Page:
Talking with my wife this morning, I identified three stages that I go through while writing a novel. On thinking about it, I realize that there are probably four, but more on that when we get there.

The first stage is the struggle – although a better name for it would be Discovery. When I start a novel, I usually know what it’s supposed to be about, and I have in my head an opening scene and the closing scene. The middle is a huge question mark. During Discovery I find the voice for the book, get to know the characters, and as I write I start making notes for what will become the outline (I’ve never started a book of mine with any kind of outline – just the vague notions mentioned above).

By the time I pass the 200-page mark, the outline is fleshed out enough that the Great Unknown Middle is no longer a threat to my sanity, so a new phase begins. This is where the book begins a high, rolling boil in my subconscious. A lot of writing time is spent jotting notes into the outline, fleshing it out more and even writing paragraphs of action or dialogue that later are literally cut and pasted into the novel. Plot and character and dialogue bubble up so quickly that I feel like I can’t keep it all in. At this point the book might write itself if I could sit at the keyboard long enough. Because of this urgency and the my-head’s-going-to-explode feeling I experience during this phase, it’s named the Chestbuster, after Sigorney Weaver’s dreaded nemesis (and its interesting way of making sudden appearances).

After going through this for the middle third of the book, something interesting happens. The ideas stop erupting and pounding at the door. The outline is fat and swollen. The novel seems very complete, albeit lacking those last couple of hundred physical pages. All that remains is to get it down on paper. As I proceed, I become distracted and start thinking about the next project. Between what’s in my head and in the outline, the book for all intents and purposes is written. My subconscious is saying, “Stick a fork in it, it’s done.” All that remains is the paperwork. So this section of the book is called Cruise Control because there’s gas in the car and it’s up to speed. All I have to do is steer. Since so much of the book now exists in my head, this part of the writing goes quickly, but it can’t hold a candle to the fourth and final stage.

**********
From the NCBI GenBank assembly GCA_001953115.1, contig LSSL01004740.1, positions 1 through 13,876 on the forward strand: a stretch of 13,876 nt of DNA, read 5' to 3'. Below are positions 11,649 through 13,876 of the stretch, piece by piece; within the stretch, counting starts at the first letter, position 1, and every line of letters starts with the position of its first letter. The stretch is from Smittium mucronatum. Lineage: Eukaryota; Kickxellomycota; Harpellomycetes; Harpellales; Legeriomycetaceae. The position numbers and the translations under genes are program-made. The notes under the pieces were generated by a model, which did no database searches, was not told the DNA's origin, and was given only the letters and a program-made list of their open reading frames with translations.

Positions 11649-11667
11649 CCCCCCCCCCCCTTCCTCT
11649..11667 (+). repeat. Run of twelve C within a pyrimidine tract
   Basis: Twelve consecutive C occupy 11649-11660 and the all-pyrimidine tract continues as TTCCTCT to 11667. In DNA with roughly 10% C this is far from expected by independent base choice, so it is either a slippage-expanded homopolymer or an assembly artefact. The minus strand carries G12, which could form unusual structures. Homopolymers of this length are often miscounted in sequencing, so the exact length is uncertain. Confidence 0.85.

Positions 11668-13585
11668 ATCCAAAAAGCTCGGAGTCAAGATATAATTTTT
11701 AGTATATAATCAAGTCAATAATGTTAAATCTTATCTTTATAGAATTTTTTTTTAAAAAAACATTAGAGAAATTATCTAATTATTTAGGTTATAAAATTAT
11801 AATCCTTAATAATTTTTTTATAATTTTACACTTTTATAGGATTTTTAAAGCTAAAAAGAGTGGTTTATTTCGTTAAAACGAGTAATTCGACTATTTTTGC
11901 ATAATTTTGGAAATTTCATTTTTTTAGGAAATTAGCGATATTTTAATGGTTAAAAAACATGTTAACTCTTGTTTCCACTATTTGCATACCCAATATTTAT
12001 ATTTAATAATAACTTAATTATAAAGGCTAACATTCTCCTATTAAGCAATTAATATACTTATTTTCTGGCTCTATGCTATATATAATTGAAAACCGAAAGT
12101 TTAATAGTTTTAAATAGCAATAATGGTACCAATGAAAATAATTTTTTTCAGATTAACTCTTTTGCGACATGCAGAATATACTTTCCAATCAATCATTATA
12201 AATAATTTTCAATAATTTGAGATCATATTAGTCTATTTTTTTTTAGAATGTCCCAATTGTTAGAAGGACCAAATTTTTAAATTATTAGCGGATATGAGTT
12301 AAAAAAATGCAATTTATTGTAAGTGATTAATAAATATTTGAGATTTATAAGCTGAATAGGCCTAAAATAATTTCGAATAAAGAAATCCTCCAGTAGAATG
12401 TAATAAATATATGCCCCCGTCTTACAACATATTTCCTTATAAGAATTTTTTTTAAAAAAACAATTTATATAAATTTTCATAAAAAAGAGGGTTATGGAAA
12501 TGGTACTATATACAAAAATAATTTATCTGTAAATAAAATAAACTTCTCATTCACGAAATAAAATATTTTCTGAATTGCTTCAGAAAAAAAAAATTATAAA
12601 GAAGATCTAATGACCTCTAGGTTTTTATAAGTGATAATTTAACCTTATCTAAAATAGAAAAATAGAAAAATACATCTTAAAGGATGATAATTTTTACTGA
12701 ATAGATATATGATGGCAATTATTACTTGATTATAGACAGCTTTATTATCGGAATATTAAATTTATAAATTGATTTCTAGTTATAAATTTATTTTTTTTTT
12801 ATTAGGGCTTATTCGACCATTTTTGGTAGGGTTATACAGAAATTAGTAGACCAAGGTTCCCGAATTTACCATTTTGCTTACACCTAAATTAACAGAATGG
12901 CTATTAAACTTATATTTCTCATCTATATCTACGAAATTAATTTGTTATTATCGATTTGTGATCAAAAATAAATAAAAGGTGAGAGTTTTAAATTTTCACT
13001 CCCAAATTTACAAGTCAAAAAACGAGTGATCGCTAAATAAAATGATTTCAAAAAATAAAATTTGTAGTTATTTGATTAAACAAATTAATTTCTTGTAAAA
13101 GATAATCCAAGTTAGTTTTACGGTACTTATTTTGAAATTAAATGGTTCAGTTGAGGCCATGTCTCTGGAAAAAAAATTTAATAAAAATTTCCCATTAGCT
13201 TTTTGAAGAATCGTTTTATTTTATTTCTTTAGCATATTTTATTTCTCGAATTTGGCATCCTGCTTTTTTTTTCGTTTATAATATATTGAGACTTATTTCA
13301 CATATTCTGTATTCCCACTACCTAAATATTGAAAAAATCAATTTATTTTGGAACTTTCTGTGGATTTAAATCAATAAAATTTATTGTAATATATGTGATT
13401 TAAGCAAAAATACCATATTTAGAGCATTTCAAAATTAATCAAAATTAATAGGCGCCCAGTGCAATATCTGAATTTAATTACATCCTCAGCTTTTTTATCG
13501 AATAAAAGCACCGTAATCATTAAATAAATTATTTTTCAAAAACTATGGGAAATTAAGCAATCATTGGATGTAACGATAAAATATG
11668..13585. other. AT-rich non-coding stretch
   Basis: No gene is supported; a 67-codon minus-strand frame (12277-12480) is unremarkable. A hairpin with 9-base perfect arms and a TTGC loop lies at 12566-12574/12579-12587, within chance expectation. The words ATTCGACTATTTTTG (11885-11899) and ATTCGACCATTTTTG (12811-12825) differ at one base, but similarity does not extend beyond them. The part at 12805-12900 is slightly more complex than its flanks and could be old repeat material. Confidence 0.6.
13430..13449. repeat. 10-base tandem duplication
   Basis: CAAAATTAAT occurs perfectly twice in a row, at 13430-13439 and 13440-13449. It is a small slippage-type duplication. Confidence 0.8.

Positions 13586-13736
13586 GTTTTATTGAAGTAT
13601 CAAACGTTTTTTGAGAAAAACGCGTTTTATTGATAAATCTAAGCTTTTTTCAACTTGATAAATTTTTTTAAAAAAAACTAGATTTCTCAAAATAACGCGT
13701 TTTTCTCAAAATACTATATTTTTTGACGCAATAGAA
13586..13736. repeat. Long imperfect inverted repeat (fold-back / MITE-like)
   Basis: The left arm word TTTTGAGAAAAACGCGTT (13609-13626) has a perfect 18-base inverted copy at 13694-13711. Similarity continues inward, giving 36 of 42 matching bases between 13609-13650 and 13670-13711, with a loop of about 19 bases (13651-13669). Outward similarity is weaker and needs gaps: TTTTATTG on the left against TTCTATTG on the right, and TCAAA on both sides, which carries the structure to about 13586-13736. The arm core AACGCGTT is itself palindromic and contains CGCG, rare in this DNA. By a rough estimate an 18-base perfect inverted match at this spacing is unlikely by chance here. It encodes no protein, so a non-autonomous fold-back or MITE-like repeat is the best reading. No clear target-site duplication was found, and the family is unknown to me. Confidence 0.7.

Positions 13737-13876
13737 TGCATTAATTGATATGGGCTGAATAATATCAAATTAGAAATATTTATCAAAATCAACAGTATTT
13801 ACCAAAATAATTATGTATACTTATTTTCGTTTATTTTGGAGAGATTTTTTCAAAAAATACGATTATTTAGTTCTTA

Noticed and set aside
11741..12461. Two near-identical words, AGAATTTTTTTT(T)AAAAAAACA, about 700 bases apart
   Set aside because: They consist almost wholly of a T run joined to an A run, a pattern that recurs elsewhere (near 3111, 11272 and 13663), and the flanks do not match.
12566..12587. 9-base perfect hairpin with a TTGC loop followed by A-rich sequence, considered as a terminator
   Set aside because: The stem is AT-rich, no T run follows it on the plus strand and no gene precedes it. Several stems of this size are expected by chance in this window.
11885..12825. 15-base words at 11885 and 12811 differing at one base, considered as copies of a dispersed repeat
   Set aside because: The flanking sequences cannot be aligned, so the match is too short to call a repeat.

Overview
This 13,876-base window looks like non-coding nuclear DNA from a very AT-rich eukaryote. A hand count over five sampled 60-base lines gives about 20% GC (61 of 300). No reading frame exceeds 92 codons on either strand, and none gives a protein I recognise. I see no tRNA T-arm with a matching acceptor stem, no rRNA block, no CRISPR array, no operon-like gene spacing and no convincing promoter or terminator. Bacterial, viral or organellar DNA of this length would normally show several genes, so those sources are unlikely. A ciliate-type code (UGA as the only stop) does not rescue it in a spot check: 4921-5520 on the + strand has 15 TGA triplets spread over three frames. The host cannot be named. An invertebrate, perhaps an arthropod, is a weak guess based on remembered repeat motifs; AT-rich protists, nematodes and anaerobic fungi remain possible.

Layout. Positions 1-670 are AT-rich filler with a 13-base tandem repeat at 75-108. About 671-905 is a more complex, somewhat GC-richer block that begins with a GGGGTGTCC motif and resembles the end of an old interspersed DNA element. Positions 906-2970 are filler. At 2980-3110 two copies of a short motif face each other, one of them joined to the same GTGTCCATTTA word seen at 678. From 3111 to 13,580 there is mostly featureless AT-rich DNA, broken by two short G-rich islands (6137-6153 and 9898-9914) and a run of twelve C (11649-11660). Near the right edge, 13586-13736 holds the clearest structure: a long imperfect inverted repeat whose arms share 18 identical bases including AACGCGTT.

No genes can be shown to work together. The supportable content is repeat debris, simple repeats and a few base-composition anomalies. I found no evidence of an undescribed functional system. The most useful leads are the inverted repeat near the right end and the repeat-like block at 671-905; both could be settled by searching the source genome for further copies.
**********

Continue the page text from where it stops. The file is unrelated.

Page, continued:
This part of the writing could be considered a part of Cruise Control, but it also contains strong elements of the other two stages and has its own distinct personality. I don’t like sticking it with this term, but it fits: Supernova. It’s an incredible, intense, concentrated burst of activity that marks The End. This stage traditionally only lasts one day. I get up early in the morning, eat very little, part from the keyboard only for necessary breaks, and do a marathon performance that consists of the novel’s climax and denouement – sometimes all in one chapter, sometimes in two. This usually results in the production of around 50 pages in a single day, although my personal record is 80.

Then I have to edit the thing.

I try to let the manuscript sit before attempting to edit it. Often I’ll farm it out to someone to look at for input, just so I can say that I am doing something with it. I tell myself that I’m off for that month so I can do things that I neglected during the Cruise Control and Supernova stage of the book – like reacquaint myself with my wife and kids – but it’s not long before this buzzing starts in my head again… and I sometimes end up writing the first chapter or two of the new project, even before the official Work In Progress has been edited… and Discovery begins once again (Chorus in background, humming “The Circle of Life”).

Writing. It’s not just a job. It’s an addiction.

NP – Steely Dan, Everything Must Go


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